# Trajectory Analysis¶

analysis is a standalone program that performs analysis of molecular dynamics trajectories created with AMS. It can produce histograms and radial distribution functions. It is also used under the hood in ADFMovie (MD Properties menu bar).

This is an example showing how to compute the oxygen-oxygen radial distribution function of a MD simulation using the analysis utility program:

\$ADFBIN/analysis <<eor

TrajectoryInfo
Trajectory
KFFilename ams.results/ams.rkf
Range 1 1000 2
End
End

NBins 1000
AtomsFrom
Element O
End
AtomsTo
Element O
End
End
eor


The analysis program reads one or more trajectory files (filename.rkf) from an AMS molecular dynamics (MD) or a Grand Canonical Monte Carlo (GCMC) simulaton. The file information is supplied in the TrajectoryInfo input block. In this block, a separate Trajectory subblock needs to be supplied for each trajectory file. The Trajectory subblock contains a mandatory keyword KFFilename, and an optional keyword Range. The latter contains the initial frame to be read, the final frame to be read, and optionally the stepsize. By default all frames on the trajectory file are read.

TrajectoryInfo
NBlocksToCompare integer
Trajectory
KFFilename string
Range integer_list
End
End

TrajectoryInfo
Type: Block All the info regarding the reading of the trajectory files.
NBlocksToCompare
Type: Integer 1 Get an error estimate by comparing histograms for NBLocks time blocks of the trajectory.
Trajectory
Type: Block True All info regarding the reading of a single trajectory file.
KFFilename
Type: String ams.rkf The name of the AMS trajectory file.
Range
Type: Integer List Two or three values: start frame, end frame, step size.

All tools in the analysis program provide an option to obtain information on the equilibration of the simulation. If the optional keyword NBlocksToCompare in the TrajectoryInfo block is set to a value $$N$$ higher than 1, the trajectory is divided into $$N$$ blocks, and the analysis results for each block are compared. The variation in the analysis result is provided as a standard deviation.

The Analysis tool computes radial distribution functions $$g(r)$$ if the Task keyword is set to RadialDistribution.

Task [RadialDistribution | Histogram]

Task

Further details on the radial distribution functions are then set in the RadialDistribution block. If more than one RadialDistribution block is present in the input, more than one radial distribution function will be computed. The result is printed to output as text, as well as stored in a binary file (analysis.kf).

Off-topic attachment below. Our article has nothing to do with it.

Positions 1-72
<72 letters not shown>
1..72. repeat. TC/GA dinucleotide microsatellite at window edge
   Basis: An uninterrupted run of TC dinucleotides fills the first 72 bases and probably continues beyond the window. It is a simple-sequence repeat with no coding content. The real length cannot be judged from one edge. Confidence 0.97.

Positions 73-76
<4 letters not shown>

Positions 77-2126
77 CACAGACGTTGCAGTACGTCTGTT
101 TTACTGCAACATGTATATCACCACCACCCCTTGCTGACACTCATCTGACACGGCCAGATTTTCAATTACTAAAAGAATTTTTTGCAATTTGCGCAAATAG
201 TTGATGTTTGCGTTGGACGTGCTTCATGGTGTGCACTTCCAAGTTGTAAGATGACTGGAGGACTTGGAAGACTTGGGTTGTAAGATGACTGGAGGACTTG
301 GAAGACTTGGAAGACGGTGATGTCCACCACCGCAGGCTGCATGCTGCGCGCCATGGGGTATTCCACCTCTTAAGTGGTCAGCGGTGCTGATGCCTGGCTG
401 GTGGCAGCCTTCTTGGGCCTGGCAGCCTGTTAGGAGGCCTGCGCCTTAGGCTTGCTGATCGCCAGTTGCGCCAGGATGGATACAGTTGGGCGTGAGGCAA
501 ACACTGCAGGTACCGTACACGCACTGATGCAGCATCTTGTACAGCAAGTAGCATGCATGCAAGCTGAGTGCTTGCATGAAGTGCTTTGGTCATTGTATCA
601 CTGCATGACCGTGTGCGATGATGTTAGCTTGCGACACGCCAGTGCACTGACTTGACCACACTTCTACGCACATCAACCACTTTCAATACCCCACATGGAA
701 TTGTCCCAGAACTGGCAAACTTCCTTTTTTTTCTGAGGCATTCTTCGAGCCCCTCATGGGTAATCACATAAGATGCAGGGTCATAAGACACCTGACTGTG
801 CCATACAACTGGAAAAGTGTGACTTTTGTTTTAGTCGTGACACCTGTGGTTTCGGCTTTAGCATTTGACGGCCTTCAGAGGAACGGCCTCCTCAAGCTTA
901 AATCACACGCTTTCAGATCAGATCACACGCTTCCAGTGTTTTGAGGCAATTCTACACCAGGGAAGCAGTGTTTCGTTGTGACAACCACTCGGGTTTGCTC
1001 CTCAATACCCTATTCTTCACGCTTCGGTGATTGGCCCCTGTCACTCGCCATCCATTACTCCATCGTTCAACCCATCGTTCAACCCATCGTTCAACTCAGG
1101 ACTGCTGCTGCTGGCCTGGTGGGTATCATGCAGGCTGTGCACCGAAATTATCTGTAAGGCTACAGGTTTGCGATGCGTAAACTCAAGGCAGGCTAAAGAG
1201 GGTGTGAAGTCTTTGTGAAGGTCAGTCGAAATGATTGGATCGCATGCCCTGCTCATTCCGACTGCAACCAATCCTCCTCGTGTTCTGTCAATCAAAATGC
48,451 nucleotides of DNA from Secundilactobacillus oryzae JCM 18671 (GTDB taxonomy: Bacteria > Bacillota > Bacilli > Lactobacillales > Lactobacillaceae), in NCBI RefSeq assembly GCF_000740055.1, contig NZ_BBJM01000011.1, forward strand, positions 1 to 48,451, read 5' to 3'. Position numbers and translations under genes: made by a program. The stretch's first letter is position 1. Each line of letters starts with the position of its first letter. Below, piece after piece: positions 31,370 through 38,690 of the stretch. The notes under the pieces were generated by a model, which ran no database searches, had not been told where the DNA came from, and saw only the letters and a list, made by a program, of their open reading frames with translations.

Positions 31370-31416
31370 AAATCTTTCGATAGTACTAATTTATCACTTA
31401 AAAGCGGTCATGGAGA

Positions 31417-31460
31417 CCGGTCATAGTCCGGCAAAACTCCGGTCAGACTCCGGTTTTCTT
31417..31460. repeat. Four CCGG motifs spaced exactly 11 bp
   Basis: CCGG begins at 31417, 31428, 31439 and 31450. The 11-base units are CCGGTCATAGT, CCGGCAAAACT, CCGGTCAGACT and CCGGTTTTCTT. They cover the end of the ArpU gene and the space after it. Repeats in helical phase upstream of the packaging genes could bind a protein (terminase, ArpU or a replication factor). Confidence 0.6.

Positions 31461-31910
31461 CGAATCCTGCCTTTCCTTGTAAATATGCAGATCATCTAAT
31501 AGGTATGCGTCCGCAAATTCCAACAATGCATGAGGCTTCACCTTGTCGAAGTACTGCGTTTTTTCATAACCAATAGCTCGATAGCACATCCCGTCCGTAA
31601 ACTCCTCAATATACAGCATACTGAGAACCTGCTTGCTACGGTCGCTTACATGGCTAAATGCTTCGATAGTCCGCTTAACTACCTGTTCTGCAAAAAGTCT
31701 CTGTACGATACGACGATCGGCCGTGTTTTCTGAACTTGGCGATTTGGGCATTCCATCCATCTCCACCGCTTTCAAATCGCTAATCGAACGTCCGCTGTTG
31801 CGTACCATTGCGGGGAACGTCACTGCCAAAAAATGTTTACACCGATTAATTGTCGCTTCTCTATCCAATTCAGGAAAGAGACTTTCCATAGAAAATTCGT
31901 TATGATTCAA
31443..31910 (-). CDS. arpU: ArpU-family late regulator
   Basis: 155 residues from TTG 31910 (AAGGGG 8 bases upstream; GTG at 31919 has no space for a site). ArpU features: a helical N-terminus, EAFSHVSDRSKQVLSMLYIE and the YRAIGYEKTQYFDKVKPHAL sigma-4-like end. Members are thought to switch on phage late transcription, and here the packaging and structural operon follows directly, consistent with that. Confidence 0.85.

### Description¶

A radial distribution function $$g(r)$$, or pair correlation function, is a density of distances between particles, relative to the average distance density. The x-axis variable represents a distance $$r$$, while the y-axis represents the relative density of that distance. For a complete homogeneous system of particles the $$g(r)$$ values for the distances between all particles equals 1 everywhere.

Two sets of atoms $$\mathbb{S}_{\textrm{from}}$$ and $$\mathbb{S}_{\textrm{to}}$$, of length $$n_{\textrm{from}}$$ and $$n_{\textrm{to}}$$ respectively, are specified with the keywords AtomsFrom and AtomsTo in the RadialDistribution block. As a result the program computes $$n_{\textrm{from}}*n_{\textrm{to}}$$ distances $$r_{ij}^s$$ between atom $$i$$ in $$\mathbb{S}_{\textrm{from}}$$ and atom $$j$$ in $$\mathbb{S}_{\textrm{to}}$$ for each trajectory frame $$s$$ out of a total of $$n_{\textrm{frames}}$$ frames.

A normalized histogram is then computed from these distances, resulting in a function $$N(r)$$.

$$N(r)=\frac{1}{n_{\textrm{frames}}} \sum_{s=1}^{n_{\textrm{frames}}} \sum_{i=1}^{n_{\textrm{from}}}\sum_{j=1}^{n_{\textrm{to}}} \delta(r_{ij}^s-r)$$.

This histogram is converted to a density, by dividing all values $$N(r)$$ with the volume $$V(r)= 4 \pi r^2 dr$$ of a sphere-slice at radius $$r$$ with thickness $$dr$$.

The density is further converted to a relative density by dividing with the total density of the system $$\rho_{\textrm{tot}} = \frac{n_{\textrm{from}}*n_{\textrm{to}}}{V_{\textrm{tot}}}$$, yielding the final radial distribution function $$g(r)$$.

$$g(r) = \frac{N(r)}{V(r)*\rho_{\textrm{tot}}}$$

### Options¶

Non-periodic systems The above equation assumes that the volume $$V_{\textrm{tot}}$$ of the system is a well-defined quantity. This assumption is correct for systems with 3D periodicity, where the $$V_{\textrm{tot}}$$ is defined as the volume of the periodic cell. In such a system the value of $$r$$ can be no larger than $$r_{\textrm{max}}$$, the radius of the largest sphere that can be placed inside the periodic cell.